QOTD: Do You Own the Rights to Artistic Works Purchased at the Maasai Market?

 

maasai-market-by-bulinya

The “Maasai market” (not represented here) is an open-air market where shoppers can find curios, paintings, drawings, clothes and fabrics with Kenyan prints, jewellery and wood-carvings, hand-made by local artisans. The venue for the Maasai Market rotates between different shopping centres and other locations within Nairobi. For tourists and locals alike, the prices at Maasai Market are very negotiable subject to one’s bargaining prowess and ability to haggle down to the last cent. No receipts are issued for purchases made at the Maasai Market nor should a purchaser expect any warranties or guarantees on items sold at the Maasai Market.

This leads us to our question of the day (QOTD) which is:

If someone buys a painting from an art gallery the Maasai market, do they simultaneously buy the copyright and all rights under that copyright? Can the artist subsequently make copies or postcards of the painting that he/she sold? Can the buyer make postcards of the painting and sell them?

From the explanations above, it is clear that all works sold at Maasai market are subject to copyright protection mainly under the category of artistic works. Further, it must be assumed that these artistic works are sold either by the authors themselves, authorised agents or representatives of the authors.

One possible answer to the QOTD would be in the affirmative on condition that the purchaser waits fifty years after the end of the year in which the author of the artistic work dies. In the event that the identity of the author is unknown (which may be the case with Maasai market works), the purchaser would have to wait 50 years from the end of the year in which the artistic work was first created/published.

However, this blogger submits that there is a better answer to the QOTD. In the context of a Maasai market purchase, it appears that that there is no clear assignment of copyright and exclusive license to carry out any of acts controlled by copyright, including reproduction, adaptation and making of derivative works i.e. post cards. This is because section 33(3) of the Copyright Act provides that such assignment of copyright and exclusive license must be in writing signed by or on behalf of the assignor or licensor of the Maasai market work, as the case may be.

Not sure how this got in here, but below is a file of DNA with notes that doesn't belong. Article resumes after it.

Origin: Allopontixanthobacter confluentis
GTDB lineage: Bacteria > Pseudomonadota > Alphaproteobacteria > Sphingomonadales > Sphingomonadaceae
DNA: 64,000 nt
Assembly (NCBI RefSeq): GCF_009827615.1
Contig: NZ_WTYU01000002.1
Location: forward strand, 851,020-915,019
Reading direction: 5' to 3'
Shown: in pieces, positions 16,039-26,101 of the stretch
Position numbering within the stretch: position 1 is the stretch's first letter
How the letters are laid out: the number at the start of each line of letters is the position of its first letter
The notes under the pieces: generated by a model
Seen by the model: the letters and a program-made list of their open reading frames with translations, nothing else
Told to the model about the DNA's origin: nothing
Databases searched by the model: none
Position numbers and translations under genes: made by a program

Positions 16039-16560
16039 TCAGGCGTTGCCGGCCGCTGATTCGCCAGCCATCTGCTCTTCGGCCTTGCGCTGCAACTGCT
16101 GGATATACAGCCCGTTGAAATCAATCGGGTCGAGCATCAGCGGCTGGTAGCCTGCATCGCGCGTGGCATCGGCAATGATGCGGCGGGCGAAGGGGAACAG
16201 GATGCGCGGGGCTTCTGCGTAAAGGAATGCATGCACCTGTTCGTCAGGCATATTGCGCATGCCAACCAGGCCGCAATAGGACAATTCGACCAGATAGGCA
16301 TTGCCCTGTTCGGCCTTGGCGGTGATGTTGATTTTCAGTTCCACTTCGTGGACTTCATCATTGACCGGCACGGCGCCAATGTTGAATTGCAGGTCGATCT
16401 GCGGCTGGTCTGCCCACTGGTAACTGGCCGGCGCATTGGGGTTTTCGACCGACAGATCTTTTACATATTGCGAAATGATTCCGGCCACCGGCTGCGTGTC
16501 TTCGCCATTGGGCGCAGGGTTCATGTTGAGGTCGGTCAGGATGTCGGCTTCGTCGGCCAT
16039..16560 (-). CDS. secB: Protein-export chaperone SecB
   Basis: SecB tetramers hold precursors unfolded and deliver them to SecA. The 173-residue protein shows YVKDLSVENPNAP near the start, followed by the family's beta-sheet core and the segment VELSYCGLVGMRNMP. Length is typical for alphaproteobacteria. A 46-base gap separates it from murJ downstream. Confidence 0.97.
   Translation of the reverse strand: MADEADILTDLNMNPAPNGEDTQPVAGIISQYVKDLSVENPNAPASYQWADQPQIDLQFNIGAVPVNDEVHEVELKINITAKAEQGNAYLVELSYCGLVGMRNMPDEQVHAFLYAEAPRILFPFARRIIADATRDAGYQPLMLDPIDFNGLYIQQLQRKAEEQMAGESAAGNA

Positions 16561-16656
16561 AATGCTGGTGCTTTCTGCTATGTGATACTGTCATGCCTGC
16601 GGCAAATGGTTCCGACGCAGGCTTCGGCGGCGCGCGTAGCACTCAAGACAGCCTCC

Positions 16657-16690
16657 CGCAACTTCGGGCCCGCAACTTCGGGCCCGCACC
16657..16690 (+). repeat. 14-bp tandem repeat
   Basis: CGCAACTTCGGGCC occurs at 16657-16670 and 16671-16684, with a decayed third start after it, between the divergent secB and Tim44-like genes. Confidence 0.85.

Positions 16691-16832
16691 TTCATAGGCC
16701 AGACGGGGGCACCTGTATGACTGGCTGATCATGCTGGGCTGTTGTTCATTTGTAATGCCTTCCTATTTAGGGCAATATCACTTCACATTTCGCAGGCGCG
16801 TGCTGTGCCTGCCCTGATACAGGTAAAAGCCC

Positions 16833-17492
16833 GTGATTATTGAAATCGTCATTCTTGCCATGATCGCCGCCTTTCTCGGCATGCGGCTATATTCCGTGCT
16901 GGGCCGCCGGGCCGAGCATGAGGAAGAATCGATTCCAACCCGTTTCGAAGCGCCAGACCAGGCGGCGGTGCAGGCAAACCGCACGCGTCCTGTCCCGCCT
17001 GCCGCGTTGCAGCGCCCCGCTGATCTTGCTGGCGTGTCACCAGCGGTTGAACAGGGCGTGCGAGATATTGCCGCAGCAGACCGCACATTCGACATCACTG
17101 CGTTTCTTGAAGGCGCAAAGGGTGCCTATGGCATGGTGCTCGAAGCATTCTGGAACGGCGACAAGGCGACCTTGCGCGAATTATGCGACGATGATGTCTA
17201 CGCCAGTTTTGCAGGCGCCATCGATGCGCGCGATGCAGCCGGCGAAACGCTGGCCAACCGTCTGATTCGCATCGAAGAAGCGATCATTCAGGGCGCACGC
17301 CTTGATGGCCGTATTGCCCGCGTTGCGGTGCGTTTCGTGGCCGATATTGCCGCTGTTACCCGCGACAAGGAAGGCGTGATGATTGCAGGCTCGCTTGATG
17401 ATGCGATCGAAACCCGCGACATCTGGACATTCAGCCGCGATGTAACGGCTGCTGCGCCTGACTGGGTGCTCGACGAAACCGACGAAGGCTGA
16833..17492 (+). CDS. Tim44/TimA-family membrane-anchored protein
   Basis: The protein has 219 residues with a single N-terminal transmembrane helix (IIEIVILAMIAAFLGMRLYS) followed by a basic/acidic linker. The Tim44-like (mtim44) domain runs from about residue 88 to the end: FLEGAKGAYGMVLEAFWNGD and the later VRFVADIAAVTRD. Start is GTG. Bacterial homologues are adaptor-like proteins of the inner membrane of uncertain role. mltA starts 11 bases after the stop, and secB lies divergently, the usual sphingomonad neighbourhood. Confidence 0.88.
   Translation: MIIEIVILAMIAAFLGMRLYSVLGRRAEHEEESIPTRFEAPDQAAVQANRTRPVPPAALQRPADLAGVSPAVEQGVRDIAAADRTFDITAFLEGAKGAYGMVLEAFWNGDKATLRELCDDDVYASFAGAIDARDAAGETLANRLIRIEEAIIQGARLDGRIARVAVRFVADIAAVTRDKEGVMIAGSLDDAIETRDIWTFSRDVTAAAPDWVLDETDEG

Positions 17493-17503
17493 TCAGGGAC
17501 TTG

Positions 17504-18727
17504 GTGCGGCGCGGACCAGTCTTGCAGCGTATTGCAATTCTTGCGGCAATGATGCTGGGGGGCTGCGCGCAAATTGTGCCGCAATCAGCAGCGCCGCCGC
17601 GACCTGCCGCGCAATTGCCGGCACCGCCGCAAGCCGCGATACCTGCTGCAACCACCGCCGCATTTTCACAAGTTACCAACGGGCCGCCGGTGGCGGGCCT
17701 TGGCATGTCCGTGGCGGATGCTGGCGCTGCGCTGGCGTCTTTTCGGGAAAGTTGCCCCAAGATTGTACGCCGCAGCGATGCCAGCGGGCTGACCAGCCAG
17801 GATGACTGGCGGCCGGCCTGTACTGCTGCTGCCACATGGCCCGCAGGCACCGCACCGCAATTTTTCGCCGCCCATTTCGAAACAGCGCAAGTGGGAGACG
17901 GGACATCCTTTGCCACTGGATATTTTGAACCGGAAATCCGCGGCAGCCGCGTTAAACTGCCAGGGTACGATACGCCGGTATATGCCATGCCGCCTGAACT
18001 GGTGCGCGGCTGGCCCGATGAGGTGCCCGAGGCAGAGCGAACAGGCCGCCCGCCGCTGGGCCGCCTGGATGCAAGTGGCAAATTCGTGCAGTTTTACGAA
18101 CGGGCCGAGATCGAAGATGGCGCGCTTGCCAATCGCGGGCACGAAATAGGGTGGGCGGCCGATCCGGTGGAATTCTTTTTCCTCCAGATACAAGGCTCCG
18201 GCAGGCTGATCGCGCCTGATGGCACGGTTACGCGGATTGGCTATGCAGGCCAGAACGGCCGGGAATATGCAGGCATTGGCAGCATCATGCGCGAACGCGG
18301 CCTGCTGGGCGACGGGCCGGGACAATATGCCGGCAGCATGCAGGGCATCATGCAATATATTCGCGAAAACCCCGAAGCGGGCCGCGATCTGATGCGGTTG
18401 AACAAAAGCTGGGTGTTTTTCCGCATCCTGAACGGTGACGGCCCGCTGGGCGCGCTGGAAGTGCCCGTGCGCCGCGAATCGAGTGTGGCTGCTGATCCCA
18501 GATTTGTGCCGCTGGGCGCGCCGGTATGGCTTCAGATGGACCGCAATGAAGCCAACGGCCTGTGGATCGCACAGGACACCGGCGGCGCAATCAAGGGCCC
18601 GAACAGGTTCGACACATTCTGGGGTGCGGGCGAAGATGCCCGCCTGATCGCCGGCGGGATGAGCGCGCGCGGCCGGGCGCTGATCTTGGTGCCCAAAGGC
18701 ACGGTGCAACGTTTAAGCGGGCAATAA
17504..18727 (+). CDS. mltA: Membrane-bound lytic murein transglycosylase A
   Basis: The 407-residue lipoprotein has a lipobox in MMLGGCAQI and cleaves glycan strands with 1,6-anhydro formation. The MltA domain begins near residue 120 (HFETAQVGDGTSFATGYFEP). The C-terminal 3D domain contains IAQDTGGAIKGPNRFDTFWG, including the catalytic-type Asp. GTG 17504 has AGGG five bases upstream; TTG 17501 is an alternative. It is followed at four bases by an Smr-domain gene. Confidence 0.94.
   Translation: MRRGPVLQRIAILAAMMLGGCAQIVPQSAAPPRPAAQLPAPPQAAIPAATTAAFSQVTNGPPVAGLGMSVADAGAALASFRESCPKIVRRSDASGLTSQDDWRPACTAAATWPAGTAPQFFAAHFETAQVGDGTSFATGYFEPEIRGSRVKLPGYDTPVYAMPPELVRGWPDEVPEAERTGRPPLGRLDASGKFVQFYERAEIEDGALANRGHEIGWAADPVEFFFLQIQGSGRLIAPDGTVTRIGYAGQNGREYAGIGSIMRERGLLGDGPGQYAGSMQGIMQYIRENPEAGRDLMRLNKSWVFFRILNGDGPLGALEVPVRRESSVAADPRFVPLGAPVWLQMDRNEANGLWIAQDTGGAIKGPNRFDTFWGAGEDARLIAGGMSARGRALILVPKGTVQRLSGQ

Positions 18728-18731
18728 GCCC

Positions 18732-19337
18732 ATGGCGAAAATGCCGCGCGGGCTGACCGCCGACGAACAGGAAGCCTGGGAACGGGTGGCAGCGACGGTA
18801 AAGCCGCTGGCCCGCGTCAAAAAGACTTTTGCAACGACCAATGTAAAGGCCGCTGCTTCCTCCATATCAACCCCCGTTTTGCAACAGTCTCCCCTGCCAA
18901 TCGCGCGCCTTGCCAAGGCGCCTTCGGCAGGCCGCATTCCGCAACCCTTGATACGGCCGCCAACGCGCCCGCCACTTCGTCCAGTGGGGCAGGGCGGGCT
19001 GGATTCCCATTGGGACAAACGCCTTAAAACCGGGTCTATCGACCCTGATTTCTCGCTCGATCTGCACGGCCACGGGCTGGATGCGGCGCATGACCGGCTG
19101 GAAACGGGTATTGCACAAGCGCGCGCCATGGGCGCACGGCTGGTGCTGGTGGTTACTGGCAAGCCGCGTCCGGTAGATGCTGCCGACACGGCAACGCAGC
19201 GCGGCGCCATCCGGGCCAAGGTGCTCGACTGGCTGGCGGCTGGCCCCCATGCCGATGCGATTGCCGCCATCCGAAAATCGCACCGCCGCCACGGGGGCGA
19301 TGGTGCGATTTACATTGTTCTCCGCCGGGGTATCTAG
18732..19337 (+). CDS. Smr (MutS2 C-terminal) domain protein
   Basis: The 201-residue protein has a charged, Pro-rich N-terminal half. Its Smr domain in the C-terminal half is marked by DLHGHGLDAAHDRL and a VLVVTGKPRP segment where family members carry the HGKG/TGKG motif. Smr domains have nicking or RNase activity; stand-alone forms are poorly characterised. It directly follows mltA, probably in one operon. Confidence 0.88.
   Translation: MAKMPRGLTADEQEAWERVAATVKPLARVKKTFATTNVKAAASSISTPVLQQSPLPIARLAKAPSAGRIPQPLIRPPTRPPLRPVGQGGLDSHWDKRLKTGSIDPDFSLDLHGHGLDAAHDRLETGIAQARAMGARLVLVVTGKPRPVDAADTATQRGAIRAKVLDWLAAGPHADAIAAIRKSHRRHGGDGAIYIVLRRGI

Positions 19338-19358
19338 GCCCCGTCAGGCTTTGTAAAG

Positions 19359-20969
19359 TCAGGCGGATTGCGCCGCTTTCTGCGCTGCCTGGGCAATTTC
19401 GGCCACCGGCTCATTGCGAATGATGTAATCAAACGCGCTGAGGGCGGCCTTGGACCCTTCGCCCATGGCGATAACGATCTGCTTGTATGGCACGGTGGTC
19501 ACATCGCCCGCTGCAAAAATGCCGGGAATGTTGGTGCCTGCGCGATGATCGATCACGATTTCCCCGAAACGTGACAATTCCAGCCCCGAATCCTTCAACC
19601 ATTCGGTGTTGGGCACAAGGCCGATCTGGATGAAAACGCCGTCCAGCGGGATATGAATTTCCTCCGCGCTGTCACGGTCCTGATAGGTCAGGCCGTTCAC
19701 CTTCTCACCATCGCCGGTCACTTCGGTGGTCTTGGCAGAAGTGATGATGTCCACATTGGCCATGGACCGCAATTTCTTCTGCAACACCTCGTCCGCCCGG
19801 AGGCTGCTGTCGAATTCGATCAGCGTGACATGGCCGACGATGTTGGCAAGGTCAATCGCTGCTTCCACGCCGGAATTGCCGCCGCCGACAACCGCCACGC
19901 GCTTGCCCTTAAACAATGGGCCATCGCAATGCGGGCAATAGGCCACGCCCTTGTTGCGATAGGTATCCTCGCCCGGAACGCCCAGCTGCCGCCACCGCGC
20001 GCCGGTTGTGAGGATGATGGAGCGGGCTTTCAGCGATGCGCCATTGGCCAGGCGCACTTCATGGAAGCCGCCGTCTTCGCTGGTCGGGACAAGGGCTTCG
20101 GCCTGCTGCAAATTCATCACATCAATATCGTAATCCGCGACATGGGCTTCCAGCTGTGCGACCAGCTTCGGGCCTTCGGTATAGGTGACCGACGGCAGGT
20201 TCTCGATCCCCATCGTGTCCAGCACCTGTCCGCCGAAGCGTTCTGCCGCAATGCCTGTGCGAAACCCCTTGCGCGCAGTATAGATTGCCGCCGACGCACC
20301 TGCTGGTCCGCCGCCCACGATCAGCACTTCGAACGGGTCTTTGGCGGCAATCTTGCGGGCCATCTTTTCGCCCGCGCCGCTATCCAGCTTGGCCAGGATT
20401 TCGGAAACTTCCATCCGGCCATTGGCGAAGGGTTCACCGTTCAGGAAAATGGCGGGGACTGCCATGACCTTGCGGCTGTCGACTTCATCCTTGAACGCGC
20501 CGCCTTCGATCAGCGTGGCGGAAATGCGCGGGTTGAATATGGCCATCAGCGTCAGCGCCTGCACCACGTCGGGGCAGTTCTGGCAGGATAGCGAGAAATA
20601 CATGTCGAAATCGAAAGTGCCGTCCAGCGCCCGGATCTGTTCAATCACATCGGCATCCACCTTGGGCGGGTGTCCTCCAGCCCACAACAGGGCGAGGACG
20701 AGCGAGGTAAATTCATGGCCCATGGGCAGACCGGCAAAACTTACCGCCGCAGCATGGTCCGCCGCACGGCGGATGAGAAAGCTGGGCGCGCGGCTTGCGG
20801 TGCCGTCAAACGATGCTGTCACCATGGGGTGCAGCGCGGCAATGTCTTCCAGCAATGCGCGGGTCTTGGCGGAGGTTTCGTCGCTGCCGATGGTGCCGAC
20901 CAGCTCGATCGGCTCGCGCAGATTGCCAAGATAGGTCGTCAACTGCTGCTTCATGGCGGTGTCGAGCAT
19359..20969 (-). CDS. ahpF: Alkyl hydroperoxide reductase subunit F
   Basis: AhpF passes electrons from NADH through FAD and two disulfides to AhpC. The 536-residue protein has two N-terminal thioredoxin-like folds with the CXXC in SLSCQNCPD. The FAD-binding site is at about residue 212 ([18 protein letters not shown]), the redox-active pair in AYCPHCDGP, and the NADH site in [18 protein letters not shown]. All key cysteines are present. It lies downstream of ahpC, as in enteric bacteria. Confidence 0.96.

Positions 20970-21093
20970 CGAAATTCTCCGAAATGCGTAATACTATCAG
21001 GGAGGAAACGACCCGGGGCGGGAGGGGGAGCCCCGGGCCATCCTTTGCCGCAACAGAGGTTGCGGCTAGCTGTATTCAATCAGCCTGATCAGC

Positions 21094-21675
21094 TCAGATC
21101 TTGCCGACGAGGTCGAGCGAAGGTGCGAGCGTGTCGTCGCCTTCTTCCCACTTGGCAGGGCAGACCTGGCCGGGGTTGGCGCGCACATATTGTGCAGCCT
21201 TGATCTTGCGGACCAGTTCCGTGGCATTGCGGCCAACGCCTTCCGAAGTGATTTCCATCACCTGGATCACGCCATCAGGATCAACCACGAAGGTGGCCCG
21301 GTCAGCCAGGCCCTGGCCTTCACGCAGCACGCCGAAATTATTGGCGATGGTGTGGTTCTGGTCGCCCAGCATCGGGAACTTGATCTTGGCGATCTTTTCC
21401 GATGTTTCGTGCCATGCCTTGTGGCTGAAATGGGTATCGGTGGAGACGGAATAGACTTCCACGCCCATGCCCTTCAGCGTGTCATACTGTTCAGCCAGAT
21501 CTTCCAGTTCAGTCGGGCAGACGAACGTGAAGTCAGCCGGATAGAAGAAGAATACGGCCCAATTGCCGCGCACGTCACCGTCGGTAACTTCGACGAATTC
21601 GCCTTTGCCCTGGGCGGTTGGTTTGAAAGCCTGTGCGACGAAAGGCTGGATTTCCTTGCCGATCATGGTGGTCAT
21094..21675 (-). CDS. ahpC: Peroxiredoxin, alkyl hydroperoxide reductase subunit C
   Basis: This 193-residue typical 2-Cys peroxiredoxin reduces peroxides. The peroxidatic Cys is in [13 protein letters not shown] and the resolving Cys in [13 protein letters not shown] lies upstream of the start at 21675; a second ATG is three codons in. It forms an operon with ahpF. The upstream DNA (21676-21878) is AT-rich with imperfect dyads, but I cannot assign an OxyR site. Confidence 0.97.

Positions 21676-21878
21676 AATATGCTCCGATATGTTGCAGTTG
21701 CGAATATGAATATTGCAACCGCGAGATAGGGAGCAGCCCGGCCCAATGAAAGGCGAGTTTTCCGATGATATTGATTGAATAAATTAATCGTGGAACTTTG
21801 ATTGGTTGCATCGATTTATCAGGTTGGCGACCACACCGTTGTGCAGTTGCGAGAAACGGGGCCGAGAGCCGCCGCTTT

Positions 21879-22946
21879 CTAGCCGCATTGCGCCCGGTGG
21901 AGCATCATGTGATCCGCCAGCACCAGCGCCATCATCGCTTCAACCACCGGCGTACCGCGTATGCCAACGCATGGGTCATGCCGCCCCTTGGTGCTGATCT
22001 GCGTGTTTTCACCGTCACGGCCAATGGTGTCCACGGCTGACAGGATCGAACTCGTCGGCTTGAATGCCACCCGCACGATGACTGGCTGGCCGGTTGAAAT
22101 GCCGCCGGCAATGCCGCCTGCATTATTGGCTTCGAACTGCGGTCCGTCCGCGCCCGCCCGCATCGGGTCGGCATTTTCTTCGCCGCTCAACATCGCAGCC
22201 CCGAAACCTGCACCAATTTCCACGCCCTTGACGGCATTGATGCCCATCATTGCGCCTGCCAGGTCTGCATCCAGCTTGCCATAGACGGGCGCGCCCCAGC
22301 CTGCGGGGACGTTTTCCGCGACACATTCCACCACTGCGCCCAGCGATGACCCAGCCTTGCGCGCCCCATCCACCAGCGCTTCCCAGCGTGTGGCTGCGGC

Nonetheless, this blogger argues that the purchaser of a Maasai market work enjoys a non-exclusive license to do any act the doing of which is controlled by copyright. According to section 33(4) of the Act, this non-exclusive license need not be in writing and may be oral or inferred from conduct. The Act however provides that such non-exclusive license may be revocable at any time unless granted by contract.

Therefore, for any IP lawyer, the solution to the uncertainty in ownership of rights to Maasai market works may be resolved by simply having something in writing along the lines of:

“I,……the Author hereby irrevocably assigns, conveys and otherwise transfers to…… the Assignee, and its respective successors, licensees, and assigns, worldwide, all right, title and interest in and to the works, and all proprietary rights therein, including, without limitation, all copyrights, trademarks, patents, design rights, trade secret rights, economic rights, and all contract and licensing rights, and all claims and causes of action with respect to any of the foregoing, whether now known, or hereafter to become known.”

This may be food for thought next time you’re strolling past the Maasai market and something catches your eye.

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Summary of the Industrial Property Act 2001